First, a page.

Understanding Wisdom Literature, by David Penchansky

People often assume—wrongly—that the Bible presents a single view of God and the world. In Understanding Wisdom Literature, David Penchansky shows how the Hebrew Bible’s wisdom books, Proverbs, Job and Ecclesiastes, speak differently from covenant-centered writings such as Genesis, Deuteronomy and Isaiah. Two additional wisdom books, Ben Sira and the Wisdom of Solomon (found in the Roman Catholic and Orthodox canons), have connections to both the older wisdom books and the Jewish covenant traditions.

Penchansky, a Hebrew Bible scholar who teaches at the University of St. Thomas in St. Paul, Minnesota, has focused throughout his career on neglected aspects of biblical theology. He celebrates the diversity and unconventionality of the Hebrew Bible’s wisdom books while taking a dimmer view of apocryphal wisdom’s rapprochement with traditional belief systems.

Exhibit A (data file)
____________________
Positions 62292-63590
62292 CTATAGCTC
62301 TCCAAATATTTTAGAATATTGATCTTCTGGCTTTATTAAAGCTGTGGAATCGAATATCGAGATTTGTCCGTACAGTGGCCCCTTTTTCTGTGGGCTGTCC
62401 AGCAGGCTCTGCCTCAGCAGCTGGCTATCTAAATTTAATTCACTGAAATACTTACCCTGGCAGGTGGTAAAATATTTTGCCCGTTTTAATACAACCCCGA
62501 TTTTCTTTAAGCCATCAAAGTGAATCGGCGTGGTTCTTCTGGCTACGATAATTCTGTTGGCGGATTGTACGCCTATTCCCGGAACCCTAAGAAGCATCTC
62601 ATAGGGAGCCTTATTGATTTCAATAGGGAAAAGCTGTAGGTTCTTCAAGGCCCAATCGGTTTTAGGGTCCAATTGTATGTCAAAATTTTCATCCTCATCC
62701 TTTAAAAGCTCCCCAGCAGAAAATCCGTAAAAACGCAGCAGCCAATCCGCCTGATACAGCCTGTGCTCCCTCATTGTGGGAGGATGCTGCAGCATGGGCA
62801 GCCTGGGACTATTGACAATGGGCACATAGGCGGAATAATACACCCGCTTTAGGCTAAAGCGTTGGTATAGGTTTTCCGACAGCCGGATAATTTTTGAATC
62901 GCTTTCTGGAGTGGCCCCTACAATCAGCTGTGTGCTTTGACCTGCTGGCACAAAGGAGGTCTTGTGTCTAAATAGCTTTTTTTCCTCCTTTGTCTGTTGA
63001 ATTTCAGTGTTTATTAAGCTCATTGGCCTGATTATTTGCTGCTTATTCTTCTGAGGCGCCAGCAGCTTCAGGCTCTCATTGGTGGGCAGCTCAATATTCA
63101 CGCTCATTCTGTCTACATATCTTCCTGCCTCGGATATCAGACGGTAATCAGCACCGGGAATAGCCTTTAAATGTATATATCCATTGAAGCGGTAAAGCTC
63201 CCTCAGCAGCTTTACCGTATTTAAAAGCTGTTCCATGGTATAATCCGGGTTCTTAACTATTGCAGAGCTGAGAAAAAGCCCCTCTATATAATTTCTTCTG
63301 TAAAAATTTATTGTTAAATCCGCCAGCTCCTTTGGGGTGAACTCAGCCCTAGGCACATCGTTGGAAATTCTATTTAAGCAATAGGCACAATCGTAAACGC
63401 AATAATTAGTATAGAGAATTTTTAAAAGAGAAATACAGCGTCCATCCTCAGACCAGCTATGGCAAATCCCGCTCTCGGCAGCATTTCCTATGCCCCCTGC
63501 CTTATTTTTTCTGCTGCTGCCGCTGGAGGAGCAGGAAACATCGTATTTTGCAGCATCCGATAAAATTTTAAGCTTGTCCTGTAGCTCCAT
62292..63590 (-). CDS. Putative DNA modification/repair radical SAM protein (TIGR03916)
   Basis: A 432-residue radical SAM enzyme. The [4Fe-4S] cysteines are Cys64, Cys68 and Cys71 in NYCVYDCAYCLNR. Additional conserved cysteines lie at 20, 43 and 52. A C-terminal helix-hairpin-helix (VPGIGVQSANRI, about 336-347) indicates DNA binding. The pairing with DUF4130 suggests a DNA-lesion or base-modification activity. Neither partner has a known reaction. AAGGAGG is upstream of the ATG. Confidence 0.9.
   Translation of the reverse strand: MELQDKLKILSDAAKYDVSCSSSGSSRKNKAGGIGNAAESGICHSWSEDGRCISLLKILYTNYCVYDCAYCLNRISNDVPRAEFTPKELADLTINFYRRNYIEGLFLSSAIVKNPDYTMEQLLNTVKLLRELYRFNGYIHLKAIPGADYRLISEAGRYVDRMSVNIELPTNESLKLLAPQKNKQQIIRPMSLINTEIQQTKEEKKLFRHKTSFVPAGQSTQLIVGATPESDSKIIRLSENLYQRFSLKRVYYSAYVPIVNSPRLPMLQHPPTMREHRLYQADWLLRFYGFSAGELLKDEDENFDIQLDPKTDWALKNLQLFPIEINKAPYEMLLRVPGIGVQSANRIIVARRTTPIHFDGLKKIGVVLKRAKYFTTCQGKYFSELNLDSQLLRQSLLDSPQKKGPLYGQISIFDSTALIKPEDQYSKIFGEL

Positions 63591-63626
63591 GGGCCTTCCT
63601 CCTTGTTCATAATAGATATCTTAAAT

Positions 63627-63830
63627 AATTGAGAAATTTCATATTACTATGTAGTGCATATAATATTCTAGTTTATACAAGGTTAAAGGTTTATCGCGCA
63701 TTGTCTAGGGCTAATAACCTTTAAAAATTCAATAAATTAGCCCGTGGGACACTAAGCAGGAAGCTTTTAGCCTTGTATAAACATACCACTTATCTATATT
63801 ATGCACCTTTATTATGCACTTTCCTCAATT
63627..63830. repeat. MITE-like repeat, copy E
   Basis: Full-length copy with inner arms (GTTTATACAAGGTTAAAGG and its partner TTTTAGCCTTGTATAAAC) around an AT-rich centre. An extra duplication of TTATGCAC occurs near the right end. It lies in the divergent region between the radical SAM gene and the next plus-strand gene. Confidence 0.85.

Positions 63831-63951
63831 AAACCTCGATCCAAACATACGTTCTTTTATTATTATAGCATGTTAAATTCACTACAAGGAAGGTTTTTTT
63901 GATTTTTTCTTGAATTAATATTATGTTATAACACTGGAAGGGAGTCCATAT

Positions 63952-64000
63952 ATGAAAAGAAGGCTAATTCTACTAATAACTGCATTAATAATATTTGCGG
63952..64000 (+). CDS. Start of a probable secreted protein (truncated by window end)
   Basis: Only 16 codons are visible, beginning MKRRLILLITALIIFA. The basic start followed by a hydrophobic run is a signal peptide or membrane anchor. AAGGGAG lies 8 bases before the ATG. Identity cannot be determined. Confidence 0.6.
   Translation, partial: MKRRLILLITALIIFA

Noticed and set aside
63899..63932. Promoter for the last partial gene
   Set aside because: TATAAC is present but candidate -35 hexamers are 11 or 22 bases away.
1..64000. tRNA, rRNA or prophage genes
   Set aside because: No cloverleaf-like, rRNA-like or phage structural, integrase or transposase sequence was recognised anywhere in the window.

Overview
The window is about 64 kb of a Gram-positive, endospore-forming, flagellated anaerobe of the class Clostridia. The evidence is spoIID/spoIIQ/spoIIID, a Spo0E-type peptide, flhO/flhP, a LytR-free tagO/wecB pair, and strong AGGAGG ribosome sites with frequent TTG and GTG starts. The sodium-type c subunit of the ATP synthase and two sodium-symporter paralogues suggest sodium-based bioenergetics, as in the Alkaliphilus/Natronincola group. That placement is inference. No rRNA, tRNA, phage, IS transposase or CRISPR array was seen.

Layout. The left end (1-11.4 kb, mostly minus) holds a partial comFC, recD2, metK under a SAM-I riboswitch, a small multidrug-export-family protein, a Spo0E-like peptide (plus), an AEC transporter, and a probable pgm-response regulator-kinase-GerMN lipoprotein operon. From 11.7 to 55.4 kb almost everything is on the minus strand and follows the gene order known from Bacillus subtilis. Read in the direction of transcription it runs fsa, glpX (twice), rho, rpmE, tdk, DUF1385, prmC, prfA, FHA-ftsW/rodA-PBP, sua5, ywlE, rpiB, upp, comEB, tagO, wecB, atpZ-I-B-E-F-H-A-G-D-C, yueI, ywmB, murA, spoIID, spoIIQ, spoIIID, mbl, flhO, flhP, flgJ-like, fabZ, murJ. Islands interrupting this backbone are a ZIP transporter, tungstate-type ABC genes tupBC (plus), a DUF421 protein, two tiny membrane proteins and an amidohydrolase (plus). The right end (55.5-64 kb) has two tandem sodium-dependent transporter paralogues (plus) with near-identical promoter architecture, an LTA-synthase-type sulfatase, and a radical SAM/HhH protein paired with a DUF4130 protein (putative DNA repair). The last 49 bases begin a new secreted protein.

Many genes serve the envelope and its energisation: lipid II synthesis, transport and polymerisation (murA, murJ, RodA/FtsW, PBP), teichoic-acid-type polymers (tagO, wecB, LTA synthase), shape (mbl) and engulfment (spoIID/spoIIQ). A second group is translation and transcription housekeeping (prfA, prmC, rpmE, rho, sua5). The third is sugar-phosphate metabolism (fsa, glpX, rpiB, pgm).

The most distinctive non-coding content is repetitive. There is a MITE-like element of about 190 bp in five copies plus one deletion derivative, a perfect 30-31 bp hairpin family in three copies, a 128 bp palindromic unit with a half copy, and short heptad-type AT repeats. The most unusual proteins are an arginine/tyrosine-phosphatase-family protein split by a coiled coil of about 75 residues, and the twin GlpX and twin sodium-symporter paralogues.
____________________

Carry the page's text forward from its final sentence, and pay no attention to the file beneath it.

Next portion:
Wisdom’s fundamental questions concern the fairness of life and how to negotiate life well. Israelite wisdom probably originated in family, village and tribal settings in which wise people grappled with life’s questions on the basis of experience and observation. Some of this rural wisdom survives in proverbs about the diligence of the ant and the sad fate of lazy farmers, but Penchansky agrees with scholars who believe that the Hebrew Bible’s books of wisdom were written in urban settings by professional sages who advised kings and who educated young people for careers in the court. Like their rural predecessors, these sages sought answers in ordinary experience rather than special revelation.